Speaking of performances, Tillotama Shome leaves a tremendous mark. She looks every inch the character that she was essaying. It’s amazing to see her silences and hesitations, especially in scenes when she’s speaking to Vivek and is being cautious, making sure she doesn’t breach the ‘line’. Vivek Gomber gets to play a heartwarming and an adorable character and he infuses life into it beautifully. It’s also great to see how nicely he communicates with his silences. Of course, his dialogue delivery is spot on and same goes for Tillotama as well. In fact, both speak so impeccably that you feel like listening to them all day long! Geetanjali Kulkarni (Laxmi) is dependable as always. Bhagyashree Pandit (Choti) is decent. Chandrachoor Rai (Vicky; Ashwin’s friend) makes his presence felt, especially in the pre-climax. Anupria Goenka (Ankita) is memorable, despite being in two (contrasting) sequences. Bachan Pachera (Tailor) is quite good. Rahul Vohra, Divya Seth Shah (Ashwin’s mother), Dilnaz Irani (Nandita; Ashwin’s sister), Alok Chaturvedi (Watchman) and Saharsh Kumar Shukla (Sabina’s driver) are fair in their cameo appearances.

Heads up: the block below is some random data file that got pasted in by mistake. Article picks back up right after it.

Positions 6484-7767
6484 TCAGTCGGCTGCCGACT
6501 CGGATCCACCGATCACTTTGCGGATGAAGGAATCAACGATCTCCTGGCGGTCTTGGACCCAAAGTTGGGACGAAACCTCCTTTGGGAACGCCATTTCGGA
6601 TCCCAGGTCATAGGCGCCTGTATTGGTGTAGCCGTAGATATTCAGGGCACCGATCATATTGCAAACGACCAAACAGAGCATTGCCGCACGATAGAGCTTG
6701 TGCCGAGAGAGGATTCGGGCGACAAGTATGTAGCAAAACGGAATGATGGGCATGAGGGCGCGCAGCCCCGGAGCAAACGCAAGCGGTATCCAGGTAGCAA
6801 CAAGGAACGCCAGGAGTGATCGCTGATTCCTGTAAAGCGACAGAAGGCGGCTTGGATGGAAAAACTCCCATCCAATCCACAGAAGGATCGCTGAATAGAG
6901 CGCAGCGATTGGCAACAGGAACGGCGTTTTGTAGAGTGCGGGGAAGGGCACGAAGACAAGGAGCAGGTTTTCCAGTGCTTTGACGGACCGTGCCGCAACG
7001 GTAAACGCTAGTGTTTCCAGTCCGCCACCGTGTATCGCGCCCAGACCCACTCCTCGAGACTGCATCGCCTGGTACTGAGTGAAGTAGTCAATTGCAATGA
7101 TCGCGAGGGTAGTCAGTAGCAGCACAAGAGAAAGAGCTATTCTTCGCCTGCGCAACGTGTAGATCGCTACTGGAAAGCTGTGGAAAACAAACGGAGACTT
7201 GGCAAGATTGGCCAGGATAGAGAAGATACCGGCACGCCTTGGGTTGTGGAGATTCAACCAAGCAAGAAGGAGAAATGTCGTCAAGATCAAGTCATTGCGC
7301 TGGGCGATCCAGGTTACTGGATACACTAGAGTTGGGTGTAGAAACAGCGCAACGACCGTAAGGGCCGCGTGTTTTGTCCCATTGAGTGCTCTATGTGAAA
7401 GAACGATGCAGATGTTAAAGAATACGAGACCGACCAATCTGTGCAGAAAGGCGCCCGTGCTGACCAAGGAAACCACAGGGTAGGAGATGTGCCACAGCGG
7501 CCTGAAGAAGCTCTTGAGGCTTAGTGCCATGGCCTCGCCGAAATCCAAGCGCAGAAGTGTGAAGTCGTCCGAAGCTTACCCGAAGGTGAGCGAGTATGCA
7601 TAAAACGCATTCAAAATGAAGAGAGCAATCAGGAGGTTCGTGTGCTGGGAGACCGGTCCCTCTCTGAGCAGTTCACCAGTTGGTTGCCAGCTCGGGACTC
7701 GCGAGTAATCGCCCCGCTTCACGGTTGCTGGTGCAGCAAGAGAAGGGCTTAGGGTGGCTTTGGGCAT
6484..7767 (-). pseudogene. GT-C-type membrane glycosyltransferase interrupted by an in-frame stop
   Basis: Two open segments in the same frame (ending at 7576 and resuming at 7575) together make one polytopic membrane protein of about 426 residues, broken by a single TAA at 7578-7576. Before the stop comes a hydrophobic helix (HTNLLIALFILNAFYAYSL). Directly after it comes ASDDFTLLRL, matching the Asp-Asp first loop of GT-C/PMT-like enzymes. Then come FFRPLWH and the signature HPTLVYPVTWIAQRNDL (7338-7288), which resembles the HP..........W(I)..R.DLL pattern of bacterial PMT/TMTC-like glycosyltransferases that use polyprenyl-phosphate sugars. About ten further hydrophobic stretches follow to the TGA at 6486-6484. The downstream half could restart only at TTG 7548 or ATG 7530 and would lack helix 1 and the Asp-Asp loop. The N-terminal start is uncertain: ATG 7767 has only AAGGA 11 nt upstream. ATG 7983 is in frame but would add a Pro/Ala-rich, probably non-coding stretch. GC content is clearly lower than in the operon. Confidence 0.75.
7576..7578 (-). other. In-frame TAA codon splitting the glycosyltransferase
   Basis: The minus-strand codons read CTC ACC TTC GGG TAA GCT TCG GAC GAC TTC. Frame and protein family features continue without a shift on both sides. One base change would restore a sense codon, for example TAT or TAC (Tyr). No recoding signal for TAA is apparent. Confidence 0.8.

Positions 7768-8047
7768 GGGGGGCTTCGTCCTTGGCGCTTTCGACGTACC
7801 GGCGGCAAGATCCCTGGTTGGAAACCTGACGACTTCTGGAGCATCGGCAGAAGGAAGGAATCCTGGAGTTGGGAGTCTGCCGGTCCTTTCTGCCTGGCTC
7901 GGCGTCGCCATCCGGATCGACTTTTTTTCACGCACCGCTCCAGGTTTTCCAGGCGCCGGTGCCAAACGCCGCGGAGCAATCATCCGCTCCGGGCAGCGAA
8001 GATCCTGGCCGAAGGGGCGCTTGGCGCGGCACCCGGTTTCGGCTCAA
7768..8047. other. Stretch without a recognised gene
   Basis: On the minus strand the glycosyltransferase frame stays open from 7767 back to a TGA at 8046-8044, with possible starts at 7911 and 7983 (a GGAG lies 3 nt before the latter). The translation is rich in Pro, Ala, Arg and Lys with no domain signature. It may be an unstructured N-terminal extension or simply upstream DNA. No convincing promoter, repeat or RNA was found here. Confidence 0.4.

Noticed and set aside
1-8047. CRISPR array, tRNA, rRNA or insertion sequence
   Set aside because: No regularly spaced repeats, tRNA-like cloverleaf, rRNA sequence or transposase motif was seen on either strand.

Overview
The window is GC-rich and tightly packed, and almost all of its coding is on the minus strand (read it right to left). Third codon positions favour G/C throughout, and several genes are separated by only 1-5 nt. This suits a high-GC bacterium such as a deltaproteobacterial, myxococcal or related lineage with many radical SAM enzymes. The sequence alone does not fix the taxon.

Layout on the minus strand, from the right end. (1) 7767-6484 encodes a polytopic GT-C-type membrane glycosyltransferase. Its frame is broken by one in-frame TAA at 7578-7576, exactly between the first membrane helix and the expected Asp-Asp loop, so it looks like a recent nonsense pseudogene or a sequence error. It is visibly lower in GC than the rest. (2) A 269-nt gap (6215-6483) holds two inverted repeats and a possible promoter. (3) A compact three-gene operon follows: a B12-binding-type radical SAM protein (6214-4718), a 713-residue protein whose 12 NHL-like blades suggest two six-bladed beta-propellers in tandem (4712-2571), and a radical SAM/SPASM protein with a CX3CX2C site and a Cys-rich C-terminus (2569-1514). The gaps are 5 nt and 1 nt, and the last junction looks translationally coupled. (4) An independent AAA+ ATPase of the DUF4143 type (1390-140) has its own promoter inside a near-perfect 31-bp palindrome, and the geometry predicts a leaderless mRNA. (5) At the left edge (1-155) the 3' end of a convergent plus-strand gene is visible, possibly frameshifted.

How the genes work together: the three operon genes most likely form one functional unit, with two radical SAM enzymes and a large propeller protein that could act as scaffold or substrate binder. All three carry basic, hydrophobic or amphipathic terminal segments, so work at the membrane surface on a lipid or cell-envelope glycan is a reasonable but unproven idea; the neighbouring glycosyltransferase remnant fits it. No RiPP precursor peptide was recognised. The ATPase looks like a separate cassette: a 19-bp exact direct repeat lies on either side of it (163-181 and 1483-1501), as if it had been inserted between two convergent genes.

The songs ‘Jeene Mein Kya Jaata Hai’ and ‘Zindagi Ka Feel’ (Raghav Vagav) suit the narrative. Pierre Avia‘s background score is subtle and impactful. Dominique Colin‘s cinematography is splendid. The house scenes are well captured and in no time, one is able to more or less memorize the place. Also, it’s good to see that while most films are shot either in South Mumbai or the suburbs, this one is mostly set in the central part of the city. Parul Sondh‘s production design is appropriate. Kimneineng Kipgen and Chetna Rawat‘s costumes are straight out of life. Jacques Comets‘s editing is ideal for a film of this sort.
Some of the best scenes of the film:
1. Ashwin apologizing to Ratna for his sister’s behaviour
2. Ratna informs Ashwin about her past
3. Ratna saves Ashwin by lying on the phone (sweet scene!)
4. Ashwin and Ratna’s conversation in the kitchen about life in the USA
5. Ratna clarifies when Ashwin sees her trying her creation in his room
6. Ashwin gifts magazines and sewing china to Ratna
7. Ratna gifts a shirt to Ashwin
8. Ratna dances during Ganpati visarjan and the scene thereafter
9. Ratna and Ashwin at the rooftop
10. The last 20 minutes of the film
On the whole, ‘Is Love Enough? – SIR’ is India’s answer to Roma. It would have been pleasure watching it in a film festival with like-minded moviegoers and then clapping loudly when the credits would roll. A conversation with writer-director Rohena Gera post the screening would have been like an icing on the cake. Nevertheless, it’s great that it has been released in cinemas. Sometimes, it’s nice to watch such films on the big screen and not on an OTT platform. Do give it a try if it has been released in your city!
My rating – **** out of 5!